Before the deluge

Victoria Falls, Zambia

Victoria Falls, Zambia

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Big game, gambling and self-indulgence. Paul Keaveny reports from Zambia and South Africa.

Africa conjures up images of vast savannahs populated by lions, rhinos and elephants, as well as rich culture: the tribes, the music, the dance.

It has always seemed to be a place of excitement and adventure; the ultimate destination for the seasoned backpacker, at the ready with their tent and mosquito net, not somewhere for extravagant hotels. But I was collected by a water taxi and taken straight to the five-star Royal Livingstone Hotel. The luxury was easy to spot: the pool, the spa massages on the banks of the Zambezi, the butler service in the hotel room.

And yet the adventure was also in clear view: the lolling hippos as we approached in the taxi and the giraffes, zebras and monkeys which roam freely about the hotel’s grounds. The animals would have to wait for now – my first adventure would be Victoria Falls. There are various ways to see them and I tried them all. The first is the walking tour which takes you right up to the top and then on to the Knife Edge Bridge directly in front of the cascading water. Here, the spray from the tonnes of falling water is so dense that it rains in every direction. Huge clouds of spray can be seen from miles away as 546 million cubic metres of water per minute plummet over the edge at the height of the rainy season.

The guides will give you raincoats but they are useless. The best thing to do is to go in your swimming gear and be prepared to get completely drenched (take a plastic bag to store your camera in). It’s totally worth the squelchy trainers. That first view of the falls is unparalleled. Photographs can’t compare to the sheer scale of the real thing.

For another perspective, I was taken to Livingstone Island on the very tip of the falls where viewers stand on the very edge and look down into the white powdery depths. This one is obviously not for those adventurers who suffer from vertigo, but Livingstone Island still provides a unique slant on one of nature’s greatest marvels. At the Royal Livingstone they will prepare a luxury breakfast for your party after you’ve finished taking your pictures. In the dry season you can go on guided walks across the lip of the falls to the island and take a dip in the Devil’s Pool – a natural rock pool right on the edge of the falls.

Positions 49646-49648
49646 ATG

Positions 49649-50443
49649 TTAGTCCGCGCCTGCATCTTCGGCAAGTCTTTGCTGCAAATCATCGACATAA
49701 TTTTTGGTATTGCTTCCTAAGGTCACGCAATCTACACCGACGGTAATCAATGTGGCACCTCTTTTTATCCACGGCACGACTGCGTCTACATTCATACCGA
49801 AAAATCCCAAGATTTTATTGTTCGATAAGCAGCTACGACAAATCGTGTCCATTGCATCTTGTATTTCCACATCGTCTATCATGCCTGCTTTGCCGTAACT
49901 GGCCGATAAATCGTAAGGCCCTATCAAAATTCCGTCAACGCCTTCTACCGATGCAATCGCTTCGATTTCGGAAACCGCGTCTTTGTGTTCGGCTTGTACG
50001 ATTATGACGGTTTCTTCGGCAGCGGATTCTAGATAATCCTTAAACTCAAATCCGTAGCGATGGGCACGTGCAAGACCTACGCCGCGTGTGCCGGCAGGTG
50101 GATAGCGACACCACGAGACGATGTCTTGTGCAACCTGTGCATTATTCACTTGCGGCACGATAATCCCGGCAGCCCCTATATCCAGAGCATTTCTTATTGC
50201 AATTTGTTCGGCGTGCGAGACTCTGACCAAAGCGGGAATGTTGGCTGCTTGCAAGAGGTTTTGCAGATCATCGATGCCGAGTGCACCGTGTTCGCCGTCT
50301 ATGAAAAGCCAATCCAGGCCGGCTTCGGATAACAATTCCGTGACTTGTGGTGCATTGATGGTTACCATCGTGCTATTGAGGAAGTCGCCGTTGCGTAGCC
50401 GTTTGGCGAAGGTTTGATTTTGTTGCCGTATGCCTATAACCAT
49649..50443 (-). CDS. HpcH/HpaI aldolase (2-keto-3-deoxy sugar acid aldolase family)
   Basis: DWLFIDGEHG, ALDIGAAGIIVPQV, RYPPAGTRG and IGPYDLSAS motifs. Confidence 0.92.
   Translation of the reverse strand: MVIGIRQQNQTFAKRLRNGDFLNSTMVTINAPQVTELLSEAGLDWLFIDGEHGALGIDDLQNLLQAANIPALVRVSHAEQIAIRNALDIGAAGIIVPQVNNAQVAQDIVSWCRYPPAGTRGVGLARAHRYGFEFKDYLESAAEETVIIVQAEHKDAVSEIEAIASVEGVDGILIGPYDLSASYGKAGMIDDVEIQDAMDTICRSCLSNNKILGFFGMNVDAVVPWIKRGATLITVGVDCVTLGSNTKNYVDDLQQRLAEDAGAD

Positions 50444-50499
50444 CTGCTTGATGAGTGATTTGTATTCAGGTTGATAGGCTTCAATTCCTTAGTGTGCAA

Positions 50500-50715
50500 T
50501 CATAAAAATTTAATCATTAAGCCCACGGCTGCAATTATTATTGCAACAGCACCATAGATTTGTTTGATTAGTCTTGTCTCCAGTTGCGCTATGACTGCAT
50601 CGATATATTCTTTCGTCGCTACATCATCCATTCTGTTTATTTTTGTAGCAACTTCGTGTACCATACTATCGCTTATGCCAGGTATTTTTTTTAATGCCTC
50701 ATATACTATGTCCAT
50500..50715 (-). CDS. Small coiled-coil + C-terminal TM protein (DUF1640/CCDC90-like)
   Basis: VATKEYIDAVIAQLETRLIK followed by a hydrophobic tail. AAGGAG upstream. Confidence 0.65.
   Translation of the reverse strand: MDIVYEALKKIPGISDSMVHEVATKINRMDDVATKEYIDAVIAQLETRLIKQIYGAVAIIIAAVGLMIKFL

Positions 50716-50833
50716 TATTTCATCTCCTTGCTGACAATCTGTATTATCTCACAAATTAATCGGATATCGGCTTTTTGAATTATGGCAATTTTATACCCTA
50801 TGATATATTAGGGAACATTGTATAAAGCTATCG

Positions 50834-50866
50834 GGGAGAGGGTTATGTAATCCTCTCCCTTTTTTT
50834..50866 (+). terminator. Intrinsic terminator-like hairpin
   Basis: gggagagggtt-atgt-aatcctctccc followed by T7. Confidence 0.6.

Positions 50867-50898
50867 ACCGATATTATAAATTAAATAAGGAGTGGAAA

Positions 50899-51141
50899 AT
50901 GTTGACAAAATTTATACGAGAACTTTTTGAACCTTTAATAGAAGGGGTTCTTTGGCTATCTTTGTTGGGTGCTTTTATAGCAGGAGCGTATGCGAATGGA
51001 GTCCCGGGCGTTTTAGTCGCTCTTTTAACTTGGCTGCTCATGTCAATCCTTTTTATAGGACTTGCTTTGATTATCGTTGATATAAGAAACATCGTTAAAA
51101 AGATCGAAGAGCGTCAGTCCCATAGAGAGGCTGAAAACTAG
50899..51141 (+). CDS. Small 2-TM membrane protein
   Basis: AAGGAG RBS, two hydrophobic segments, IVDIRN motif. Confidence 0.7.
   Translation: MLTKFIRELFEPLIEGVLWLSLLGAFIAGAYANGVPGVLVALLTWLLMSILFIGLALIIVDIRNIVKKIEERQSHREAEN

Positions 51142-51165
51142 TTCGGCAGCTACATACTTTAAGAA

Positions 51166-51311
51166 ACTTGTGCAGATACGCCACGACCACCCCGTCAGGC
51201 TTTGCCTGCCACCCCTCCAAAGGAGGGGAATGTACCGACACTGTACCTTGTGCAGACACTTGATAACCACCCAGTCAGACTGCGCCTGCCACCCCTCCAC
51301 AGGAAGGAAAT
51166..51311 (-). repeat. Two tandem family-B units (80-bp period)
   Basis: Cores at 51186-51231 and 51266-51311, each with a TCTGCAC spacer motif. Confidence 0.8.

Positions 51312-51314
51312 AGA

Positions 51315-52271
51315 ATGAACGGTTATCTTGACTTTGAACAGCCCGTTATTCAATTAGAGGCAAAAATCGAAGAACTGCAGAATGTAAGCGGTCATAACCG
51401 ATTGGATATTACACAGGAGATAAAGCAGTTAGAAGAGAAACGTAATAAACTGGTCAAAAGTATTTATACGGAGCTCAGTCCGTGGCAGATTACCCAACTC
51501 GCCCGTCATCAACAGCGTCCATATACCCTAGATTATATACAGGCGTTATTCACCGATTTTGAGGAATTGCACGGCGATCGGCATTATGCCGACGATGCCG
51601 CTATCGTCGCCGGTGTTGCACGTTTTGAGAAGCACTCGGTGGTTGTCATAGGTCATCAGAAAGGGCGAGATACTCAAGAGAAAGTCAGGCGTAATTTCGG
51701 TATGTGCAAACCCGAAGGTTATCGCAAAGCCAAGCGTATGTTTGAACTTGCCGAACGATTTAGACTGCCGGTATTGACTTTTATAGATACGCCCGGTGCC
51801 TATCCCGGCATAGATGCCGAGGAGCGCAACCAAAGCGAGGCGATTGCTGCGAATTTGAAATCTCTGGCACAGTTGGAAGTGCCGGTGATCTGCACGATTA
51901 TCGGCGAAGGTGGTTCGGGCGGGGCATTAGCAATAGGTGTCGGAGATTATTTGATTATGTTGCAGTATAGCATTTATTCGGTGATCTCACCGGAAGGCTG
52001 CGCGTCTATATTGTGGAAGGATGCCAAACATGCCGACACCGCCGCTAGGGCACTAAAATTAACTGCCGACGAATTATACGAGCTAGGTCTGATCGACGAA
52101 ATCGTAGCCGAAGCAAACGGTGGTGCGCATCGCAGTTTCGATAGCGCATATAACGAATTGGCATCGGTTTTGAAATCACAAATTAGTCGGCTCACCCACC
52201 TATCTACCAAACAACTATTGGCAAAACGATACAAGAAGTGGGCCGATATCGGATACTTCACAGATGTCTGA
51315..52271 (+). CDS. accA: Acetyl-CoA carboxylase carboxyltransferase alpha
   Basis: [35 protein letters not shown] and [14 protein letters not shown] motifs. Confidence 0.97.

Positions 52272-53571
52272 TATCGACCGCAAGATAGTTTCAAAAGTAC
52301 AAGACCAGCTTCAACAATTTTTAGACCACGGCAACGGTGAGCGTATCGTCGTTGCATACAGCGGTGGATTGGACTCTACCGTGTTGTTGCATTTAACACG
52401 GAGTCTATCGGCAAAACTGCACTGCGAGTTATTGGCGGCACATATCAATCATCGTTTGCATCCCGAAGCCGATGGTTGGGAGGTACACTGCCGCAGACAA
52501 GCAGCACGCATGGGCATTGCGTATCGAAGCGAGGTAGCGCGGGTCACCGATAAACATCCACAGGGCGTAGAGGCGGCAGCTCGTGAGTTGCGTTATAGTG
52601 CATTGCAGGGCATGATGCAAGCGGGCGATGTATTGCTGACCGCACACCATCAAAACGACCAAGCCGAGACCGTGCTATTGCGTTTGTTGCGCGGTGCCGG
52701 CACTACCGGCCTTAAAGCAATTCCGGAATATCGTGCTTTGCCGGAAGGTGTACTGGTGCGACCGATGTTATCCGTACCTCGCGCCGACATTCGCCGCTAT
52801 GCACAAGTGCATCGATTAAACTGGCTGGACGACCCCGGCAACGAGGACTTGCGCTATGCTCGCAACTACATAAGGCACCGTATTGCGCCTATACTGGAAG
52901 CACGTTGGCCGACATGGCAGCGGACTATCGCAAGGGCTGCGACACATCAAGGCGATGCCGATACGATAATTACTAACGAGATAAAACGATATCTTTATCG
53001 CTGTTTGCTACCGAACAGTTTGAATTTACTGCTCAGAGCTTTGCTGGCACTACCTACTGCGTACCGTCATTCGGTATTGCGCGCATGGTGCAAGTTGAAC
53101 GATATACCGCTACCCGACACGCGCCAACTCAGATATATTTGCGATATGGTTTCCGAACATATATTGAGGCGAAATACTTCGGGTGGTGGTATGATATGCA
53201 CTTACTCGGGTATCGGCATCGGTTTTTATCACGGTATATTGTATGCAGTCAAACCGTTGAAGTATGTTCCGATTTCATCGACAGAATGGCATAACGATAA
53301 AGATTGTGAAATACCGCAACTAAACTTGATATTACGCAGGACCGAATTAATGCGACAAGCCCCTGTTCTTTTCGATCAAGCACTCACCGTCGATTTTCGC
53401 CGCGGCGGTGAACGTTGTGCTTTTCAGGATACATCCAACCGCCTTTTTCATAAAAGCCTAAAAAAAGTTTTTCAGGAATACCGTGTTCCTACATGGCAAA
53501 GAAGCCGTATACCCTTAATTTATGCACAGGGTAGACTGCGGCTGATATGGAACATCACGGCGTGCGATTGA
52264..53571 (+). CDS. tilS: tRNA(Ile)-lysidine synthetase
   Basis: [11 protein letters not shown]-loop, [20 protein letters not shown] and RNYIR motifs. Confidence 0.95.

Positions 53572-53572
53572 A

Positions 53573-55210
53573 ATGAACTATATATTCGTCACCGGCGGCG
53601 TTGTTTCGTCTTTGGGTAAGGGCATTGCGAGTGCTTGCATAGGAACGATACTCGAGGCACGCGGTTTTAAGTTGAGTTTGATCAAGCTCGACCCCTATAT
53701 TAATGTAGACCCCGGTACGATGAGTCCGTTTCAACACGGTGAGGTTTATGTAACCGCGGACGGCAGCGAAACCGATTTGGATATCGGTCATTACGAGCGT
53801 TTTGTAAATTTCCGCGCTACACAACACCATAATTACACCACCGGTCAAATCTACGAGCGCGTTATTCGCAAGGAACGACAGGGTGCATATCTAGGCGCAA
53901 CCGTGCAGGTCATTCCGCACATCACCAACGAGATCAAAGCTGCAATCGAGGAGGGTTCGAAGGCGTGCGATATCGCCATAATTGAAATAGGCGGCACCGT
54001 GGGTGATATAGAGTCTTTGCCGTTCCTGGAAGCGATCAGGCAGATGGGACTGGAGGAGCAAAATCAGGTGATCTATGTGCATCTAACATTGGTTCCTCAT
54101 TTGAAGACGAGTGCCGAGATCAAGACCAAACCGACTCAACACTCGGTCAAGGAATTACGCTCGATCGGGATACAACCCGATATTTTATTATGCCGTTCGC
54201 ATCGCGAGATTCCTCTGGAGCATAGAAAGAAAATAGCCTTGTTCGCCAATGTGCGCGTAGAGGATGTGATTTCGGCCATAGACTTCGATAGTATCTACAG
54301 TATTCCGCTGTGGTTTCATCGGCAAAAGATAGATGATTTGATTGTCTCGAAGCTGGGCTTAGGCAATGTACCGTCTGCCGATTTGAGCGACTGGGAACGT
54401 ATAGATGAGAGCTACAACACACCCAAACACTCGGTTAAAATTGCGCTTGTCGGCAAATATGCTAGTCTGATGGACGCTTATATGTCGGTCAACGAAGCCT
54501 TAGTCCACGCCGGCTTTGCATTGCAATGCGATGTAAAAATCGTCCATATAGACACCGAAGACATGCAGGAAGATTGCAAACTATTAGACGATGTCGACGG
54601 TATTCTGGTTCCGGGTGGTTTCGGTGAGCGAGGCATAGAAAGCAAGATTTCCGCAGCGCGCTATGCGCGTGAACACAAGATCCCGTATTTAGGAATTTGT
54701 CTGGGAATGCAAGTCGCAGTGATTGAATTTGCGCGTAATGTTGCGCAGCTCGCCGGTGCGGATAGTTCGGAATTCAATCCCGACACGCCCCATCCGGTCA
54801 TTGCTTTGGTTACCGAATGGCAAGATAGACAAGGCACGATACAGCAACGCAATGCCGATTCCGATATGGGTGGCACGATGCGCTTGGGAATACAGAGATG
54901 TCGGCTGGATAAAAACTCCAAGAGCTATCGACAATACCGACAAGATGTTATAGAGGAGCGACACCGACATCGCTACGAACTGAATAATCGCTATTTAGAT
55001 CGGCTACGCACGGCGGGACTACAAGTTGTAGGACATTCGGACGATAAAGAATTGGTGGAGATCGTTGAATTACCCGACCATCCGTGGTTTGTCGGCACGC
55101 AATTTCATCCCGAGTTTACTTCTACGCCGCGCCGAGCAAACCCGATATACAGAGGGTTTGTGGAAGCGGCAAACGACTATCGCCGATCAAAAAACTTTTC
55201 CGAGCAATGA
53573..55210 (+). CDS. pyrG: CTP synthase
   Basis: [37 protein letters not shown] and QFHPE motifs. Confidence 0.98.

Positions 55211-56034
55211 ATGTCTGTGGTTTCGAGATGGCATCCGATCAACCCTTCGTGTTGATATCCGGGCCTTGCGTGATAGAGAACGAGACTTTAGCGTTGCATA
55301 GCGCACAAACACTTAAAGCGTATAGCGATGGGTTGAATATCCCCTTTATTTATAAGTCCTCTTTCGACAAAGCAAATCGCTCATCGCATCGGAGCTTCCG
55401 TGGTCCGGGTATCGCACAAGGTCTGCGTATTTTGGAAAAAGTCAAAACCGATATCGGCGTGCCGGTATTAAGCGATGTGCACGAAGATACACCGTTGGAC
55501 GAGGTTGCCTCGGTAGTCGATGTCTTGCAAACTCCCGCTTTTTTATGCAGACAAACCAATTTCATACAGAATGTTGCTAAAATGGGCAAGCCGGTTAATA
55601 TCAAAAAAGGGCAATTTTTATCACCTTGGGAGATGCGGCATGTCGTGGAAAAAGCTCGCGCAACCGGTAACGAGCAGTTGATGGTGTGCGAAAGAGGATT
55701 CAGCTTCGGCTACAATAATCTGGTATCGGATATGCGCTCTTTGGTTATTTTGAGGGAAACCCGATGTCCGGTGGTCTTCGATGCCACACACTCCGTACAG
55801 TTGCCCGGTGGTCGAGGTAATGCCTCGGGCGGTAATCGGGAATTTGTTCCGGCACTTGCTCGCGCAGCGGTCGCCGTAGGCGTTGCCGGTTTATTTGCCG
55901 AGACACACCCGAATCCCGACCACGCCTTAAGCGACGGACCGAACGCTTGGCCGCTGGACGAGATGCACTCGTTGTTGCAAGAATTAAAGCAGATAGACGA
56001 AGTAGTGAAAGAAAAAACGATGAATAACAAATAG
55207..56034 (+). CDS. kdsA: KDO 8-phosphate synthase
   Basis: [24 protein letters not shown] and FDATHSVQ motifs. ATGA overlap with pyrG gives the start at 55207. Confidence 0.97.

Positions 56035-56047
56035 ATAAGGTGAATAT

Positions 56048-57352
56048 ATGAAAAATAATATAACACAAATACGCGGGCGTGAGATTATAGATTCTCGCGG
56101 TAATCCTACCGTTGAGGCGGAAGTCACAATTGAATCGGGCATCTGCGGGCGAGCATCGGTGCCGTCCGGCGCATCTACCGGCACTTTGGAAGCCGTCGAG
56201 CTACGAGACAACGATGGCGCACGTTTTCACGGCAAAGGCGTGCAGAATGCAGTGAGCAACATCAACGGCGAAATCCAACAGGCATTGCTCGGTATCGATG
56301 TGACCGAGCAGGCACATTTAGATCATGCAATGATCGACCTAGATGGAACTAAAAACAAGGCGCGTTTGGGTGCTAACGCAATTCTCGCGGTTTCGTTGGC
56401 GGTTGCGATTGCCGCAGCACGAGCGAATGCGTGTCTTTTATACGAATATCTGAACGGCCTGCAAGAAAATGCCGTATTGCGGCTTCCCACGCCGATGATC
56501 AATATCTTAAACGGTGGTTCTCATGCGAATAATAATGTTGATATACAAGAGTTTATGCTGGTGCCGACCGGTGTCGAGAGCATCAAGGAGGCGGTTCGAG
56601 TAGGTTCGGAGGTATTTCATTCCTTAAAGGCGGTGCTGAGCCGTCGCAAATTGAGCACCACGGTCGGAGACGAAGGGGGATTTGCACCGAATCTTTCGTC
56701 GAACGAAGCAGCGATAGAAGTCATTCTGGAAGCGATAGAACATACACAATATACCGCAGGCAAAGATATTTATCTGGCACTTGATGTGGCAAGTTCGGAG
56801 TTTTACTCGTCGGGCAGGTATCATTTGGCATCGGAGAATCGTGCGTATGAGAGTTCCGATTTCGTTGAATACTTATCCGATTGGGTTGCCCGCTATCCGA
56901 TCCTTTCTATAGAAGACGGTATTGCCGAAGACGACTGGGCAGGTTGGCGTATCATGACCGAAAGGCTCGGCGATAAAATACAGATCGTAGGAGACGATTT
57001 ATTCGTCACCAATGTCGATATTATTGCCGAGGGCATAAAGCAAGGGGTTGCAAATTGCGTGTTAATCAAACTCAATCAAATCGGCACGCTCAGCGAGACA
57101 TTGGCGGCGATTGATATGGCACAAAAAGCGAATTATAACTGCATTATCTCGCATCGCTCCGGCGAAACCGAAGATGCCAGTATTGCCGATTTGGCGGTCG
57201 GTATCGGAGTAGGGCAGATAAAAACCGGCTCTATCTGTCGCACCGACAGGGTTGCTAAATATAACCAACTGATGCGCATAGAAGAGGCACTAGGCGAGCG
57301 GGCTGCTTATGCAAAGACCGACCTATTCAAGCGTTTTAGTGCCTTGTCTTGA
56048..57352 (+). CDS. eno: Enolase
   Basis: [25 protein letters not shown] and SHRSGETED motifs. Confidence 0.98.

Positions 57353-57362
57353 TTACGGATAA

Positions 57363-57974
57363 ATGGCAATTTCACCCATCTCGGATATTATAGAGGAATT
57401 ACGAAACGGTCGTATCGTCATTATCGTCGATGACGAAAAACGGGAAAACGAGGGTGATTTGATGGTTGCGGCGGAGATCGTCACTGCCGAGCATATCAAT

The third and by far the most adventurous way of seeing the falls is by microlight – 15-minute or 30-minute flights and the experience will have you lost for words. It is only from the air that you can fully appreciate the incredible size of the falls and the awesome power of the water as it carves into the deep zig-zagging gorges for 8km. The flight takes you along the wide, tranquil upper Zambezi before the breathtaking sight of this magnificent natural phenomenon.

It would be difficult to follow an adventure like that, so instead I was treated to a spot of luxury with a six-course meal on the Livingstone Express, which aims to re-enact a “bygone era”. The train takes a trip along the old Mulobezi line, through the national park. The food is amazing and the general Victorian feel is quirky and fun. If the train did not provide enough Agatha Christie-style kitsch, then the African Queen sunset cruise will surely tick the remaining boxes. Berthed just upstream from the falls, the cruises are daily and offer passengers wonderful views of the Zambezi River and surrounding game reserves.

How does the local community benefit from this pact with the tourist industry? Sun International, owner of the Royal Livingstone, has more than 50 Corporate Social Investment (CSI) programmes in Zambia. Stain Musungaila, the resort’s CSI co-ordinator, took me to a selection of the projects and it was hard not to be impressed with the work being done. Projects include a hospice, the Lubasi Home for vulnerable children and orphans and the Linda farms run by people blinded by smallpox. These farms co-ordinate with the hotels to make sure they are growing crops needed by the chefs for their five-star menus.

One of the latest projects is the Leema Primary School in Tlhatlaganyani Village. The programme involves setting up a vegetable garden and irrigation system made with rainwater collection tanks to provide fresh and nutritious meals to school pupils.

Sun International also owns the Palace of the Lost City resort in Sun City in South Africa, just over an hour’s flight away. It’s basically like Disneyland for adults or a slightly classier version of Vegas. Casinos, bars and restaurants abound. And for those still keen on getting back to nature after the opulence of all that five-star living, then the hotel offers game drives to see Africa’s Big Five – lions, leopards, buffalos, elephants and rhinos. There is also an elephant sanctuary where you can touch, pet and feed these majestic creatures. Let’s face it, when it comes to luxury versus adventure, feeding elephants and observing wild rhinos in their natural habitat beats quaffing champagne on a sun lounger any day.

Getting there

Paul Keaveny travelled as a guest of Sun International and South African Airways (SAA). 0844 375 9680, www.flysaa.com

Travelbag offers four nights at the five-star Palace of the Lost City and three nights at the five-star Royal Livingston, both B&B basis, from £2,099 incl SAA flights from Heathrow for travel up to the end of June. Travelbag: 0871 703 4240, www.travelbag.co.uk

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